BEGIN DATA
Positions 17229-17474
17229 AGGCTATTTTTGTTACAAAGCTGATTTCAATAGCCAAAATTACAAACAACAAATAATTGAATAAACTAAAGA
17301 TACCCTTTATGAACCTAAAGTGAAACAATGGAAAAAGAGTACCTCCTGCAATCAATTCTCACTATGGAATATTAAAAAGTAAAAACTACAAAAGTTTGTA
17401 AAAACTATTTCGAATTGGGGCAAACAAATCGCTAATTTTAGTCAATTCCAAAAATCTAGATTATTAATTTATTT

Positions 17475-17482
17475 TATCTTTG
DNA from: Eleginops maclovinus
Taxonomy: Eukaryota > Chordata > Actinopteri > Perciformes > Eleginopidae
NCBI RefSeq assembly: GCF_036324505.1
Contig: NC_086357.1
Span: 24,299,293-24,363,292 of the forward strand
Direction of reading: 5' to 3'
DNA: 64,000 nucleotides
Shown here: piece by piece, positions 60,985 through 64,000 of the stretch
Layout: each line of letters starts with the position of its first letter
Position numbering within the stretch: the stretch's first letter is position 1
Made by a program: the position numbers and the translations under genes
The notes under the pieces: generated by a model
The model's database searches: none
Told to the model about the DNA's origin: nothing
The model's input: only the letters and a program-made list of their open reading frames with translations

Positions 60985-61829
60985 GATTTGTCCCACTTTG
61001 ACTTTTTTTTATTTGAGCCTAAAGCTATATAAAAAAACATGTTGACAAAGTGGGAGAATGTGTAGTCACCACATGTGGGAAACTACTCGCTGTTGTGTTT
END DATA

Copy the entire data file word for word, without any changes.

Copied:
Positions 17229-17474
17229 AGGCTATTTTTGTTACAAAGCTGATTTCAATAGCCAAAATTACAAACAACAAATAATTGAATAAACTAAAGA
17301 TACCCTTTATGAACCTAAAGTGAAACAATGGAAAAAGAGTACCTCCTGCAATCAATTCTCACTATGGAATATTAAAAAGTAAAAACTACAAAAGTTTGTA
17401 AAAACTATTTCGAATTGGGGCAAACAAATCGCTAATTTTAGTCAATTCCAAAAATCTAGATTATTAATTTATTT

Positions 17475-17482
17475 TATCTTTG
DNA from: Eleginops maclovinus
Taxonomy: Eukaryota > Chordata > Actinopteri > Perciformes > Eleginopidae
NCBI RefSeq assembly: GCF_036324505.1
Contig: NC_086357.1
Span: 24,299,293-24,363,292 of the forward strand
Direction of reading: 5' to 3'
DNA: 64,000 nucleotides
Shown here: piece by piece, positions 60,985 through 64,000 of the stretch
Layout: each line of letters starts with the position of its first letter
Position numbering within the stretch: the stretch's first letter is position 1
Made by a program: the position numbers and the translations under genes
The notes under the pieces: generated by a model
The model's database searches: none
Told to the model about the DNA's origin: nothing
The model's input: only the letters and a program-made list of their open reading frames with translations

Positions 60985-61829
60985 GATTTGTCCCACTTTG
61001 ACTTTTTTTTATTTGAGCCTAAAGCTATATAAAAAAACATGTTGACAAAGTGGGAGAATGTGTAGTCACCACATGTGGGAAACTACTCGCTGTTGTGTTT